In the Scripture passage we read a moment ago, we read of a story about sexual temptation, a story of Joseph’s encounter with a desperate housewife. If we back up a little in the story, we read that Joseph was sold as a slave by his brothers for 20 pieces of silver. He ended up in a faraway land, in Egypt, where he worked for Potiphar the captain of Pharaoh’s guards. But God was with him and blessed all that he did. Whatever projects were assigned to him, they were on time, within budget and of such quality that his master was very impressed and put him in charge of everything except his food. We are told that God’s favour was on Joseph and that he was also a good looking young man. “Handsome in form and appearance,” we are told.
Unfortunately that worked to his disadvantage. Because Potiphar’s wife took a liking to him and she tried to seduce him. “Sleep with me,” she offered. She wanted a bit of fun and passion on the side. How bad can that be? But Joseph refused her flat. “Thanks but no thanks. Your husband put me in charge of everything but he didn’t ask me to take care of you. Because you are his wife. Not mine”. And he would be right because sleeping with Potiphar’s wife was never part of his job scope. It would be a breach of trust to his boss.
But Joseph went beyond that: “How can I do this great wickedness and sin against God?” You see, Joseph could have said, “I’ve been dealt a cruel hand by Fate. I didn’t deserve to be a slave here in Egypt so I deserve this little bit of pleasure.” Or he could have rationalized: “I’m so successful in my career now. My boss will never find out anyway. I’m in charge of everything now. I deserve this pleasure”. Both self-pity and pride would have added fuel to the fire of his temptation. But he saw this choice in a God-centered way. Before adultery is a sin against his boss or his desperate housewife, it’s first and foremost a sin against God himself.
An affair is a betrayal of trust, absolutely. But you cannot commit any sine without first committing the sin of betraying God’s trust, of violating his will, of deriving pleasure apart from Him who is the source of all happiness. And Joseph knew that – How can I sin against heaven? Favour with God and right communion with Him is much better than any sex he was offered. So he refused her not once, not twice… but day after day, as she doesn’t take no for an answer. But one day when nobody’s at home, she caught him by his garment and tried to seduce him again. So he quickly ran away and left his garment in her hand. As the saying goes, “Hell knows no fury like a woman scorned”. With the garment as evidence, she accused Joseph of trying to molest her and her husband got so angry that he kicked Joseph into prison for sexual misconduct. Poor Joseph, he was punished for a shameful crime he did not commit. He suffered for something he did not deserve.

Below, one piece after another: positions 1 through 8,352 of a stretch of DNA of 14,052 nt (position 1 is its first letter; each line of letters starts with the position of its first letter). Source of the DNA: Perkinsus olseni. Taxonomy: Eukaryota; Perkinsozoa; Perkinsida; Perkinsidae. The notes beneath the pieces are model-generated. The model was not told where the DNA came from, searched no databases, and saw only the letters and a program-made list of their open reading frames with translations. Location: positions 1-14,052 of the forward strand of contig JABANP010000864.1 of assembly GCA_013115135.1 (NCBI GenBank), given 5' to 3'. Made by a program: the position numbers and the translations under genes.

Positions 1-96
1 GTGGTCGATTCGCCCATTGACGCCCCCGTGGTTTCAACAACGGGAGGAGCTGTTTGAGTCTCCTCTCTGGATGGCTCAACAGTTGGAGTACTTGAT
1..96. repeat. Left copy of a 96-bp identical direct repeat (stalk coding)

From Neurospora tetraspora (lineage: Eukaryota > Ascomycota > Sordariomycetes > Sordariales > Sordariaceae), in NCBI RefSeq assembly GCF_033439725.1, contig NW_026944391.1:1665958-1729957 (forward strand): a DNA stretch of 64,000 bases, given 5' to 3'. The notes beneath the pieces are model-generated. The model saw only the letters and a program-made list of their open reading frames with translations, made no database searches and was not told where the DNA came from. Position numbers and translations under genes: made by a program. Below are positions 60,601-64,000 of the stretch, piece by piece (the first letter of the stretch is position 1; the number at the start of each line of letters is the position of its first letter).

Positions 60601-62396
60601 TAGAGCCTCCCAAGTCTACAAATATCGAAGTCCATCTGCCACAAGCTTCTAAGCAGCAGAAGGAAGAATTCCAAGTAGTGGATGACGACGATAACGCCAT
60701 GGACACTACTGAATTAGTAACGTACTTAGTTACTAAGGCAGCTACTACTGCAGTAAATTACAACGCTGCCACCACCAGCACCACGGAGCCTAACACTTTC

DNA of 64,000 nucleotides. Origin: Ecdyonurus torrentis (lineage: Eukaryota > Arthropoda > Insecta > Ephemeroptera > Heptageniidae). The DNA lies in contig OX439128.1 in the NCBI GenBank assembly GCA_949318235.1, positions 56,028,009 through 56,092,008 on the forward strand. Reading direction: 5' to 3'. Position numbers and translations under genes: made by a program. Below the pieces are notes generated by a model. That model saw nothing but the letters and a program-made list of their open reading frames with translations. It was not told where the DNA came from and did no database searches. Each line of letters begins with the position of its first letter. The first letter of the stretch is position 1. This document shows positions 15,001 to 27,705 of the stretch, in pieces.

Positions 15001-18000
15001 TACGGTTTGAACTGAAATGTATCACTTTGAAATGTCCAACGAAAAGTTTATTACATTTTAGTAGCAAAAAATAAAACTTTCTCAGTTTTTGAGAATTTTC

But the Lord was again with him and showed him steadfast love so that he prospered in all that he did even in prison. In the bigger scheme of God’s plan, we can see why He is taking Joseph through this painful route. We can see a huge contrast between Joseph’s life of purity in Egypt and Judah’s sordid family affairs in Canaan (Genesis 38). There are major moral problems in Jacob’s family – his grandsons were marrying pagan Canaanites, they did such wickedness that God had to put them to death. Even Judah the firstborn solicited cult prostitutes. They were becoming like the corrupt culture around them instead of being a blessing to the nations. They are losing their covenant identity. But here in Egypt God is now moving and preserving Joseph’s life in purity, preparing him to be the instrument that will save his family not only from famine but from the spiritual corruption in Canaan that would have wiped out God’s covenant family. Because unlike Judah, Joseph kept his heart pure and God’s favour was with him every step of the way.
So that in the fullness of time, the family line would be preserved from which the Messiah Himself would come. For He too would be sold by his brothers for a few pieces of silver. He too would refuse the lust of the eyes, the flesh and the pride of life for the sake of His Father’s will. He would also be slandered and made to suffer for something He did not deserve. He too was punished for a sin he did not commit. Jesus says: If you look at a woman lustfully, you have already committed adultery with her in your heart. And all of us have fallen short on this score. He died a death on the cross that we deserve so that sexually corrupt and adulterers like you and I could be forgive
n. So that God’s favour and steadfast love could now rest on all who would trust and obey Him as Lord.
When that happens, everything changes. There’s no room for self-pity because you are unconditionally and dearly loved by God. So much so that He died for you. It costs him everything. There’s no room for pride because all our success is a gift from God who prospered what our hands are working on. It’s His favour. That takes away the fuel that feeds the flame of lust. The problem is not that our desire is too strong. It’s too weak. We settle for far too little. When you embrace this costly love of God, when you see and savour Christ for all He is, you begin to experience the expulsive power of a greater affection, a greater desire that overcomes the lure of sexual temptations.
Picture source is from here